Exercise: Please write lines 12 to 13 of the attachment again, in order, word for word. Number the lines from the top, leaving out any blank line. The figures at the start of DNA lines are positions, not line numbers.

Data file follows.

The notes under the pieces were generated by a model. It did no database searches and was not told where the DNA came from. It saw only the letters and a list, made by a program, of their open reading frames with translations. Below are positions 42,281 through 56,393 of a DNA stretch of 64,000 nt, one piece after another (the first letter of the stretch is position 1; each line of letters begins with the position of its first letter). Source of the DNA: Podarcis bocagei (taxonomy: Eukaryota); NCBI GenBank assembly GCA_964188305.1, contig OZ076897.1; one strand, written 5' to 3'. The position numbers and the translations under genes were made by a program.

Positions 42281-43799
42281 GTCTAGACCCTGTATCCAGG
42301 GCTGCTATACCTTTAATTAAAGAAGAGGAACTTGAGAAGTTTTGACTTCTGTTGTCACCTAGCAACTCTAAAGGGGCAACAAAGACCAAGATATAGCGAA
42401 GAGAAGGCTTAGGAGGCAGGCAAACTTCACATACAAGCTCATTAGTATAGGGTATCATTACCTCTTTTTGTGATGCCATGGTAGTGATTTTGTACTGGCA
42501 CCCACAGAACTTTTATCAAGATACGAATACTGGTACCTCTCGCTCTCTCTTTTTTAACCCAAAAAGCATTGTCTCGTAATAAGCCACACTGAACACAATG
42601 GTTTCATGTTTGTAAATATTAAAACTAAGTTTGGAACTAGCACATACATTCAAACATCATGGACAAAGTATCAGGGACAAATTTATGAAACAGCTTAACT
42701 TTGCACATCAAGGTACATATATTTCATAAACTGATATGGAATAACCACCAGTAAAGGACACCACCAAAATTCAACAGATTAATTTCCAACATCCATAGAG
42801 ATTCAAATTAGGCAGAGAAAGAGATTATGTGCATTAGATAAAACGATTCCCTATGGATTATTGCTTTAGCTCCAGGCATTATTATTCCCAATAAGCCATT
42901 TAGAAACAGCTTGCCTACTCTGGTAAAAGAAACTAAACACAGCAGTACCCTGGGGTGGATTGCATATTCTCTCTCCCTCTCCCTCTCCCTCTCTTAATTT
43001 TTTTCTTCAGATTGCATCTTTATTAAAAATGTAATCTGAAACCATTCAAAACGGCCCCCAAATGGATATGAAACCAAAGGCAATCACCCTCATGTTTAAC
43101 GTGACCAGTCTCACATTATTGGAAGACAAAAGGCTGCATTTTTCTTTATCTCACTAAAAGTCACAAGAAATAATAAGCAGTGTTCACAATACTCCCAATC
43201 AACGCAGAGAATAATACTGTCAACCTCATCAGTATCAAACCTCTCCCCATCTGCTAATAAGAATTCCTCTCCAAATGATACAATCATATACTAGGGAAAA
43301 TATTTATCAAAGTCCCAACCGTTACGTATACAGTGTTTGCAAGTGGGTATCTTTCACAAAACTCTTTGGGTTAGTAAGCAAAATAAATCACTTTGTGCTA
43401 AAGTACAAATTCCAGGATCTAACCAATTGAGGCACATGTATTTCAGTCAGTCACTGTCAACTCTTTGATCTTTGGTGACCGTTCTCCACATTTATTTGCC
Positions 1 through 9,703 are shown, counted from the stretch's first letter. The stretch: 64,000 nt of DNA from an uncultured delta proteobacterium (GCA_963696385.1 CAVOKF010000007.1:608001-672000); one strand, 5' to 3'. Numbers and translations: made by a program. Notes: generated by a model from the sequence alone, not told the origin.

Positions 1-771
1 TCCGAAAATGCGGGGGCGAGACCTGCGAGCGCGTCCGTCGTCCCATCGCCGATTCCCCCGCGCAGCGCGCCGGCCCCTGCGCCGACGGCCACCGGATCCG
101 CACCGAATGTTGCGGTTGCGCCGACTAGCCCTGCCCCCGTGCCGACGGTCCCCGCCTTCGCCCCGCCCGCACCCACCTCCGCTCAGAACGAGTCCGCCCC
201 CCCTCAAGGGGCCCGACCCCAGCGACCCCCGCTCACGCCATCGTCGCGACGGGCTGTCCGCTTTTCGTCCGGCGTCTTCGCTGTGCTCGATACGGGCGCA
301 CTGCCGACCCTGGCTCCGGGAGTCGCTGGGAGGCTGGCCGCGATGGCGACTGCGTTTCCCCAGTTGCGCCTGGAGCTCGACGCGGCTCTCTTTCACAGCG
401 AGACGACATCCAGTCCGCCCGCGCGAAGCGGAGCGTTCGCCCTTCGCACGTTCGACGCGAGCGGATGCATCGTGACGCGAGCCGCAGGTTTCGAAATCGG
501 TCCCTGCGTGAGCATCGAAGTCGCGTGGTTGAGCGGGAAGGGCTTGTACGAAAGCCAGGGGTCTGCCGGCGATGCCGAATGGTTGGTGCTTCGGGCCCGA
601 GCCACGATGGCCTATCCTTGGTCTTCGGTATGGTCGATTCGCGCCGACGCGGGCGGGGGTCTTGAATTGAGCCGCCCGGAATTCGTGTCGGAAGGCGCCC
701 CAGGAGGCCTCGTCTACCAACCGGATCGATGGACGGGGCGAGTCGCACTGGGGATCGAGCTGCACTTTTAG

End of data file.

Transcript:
43101 GTGACCAGTCTCACATTATTGGAAGACAAAAGGCTGCATTTTTCTTTATCTCACTAAAAGTCACAAGAAATAATAAGCAGTGTTCACAATACTCCCAATC
43201 AACGCAGAGAATAATACTGTCAACCTCATCAGTATCAAACCTCTCCCCATCTGCTAATAAGAATTCCTCTCCAAATGATACAATCATATACTAGGGAAAA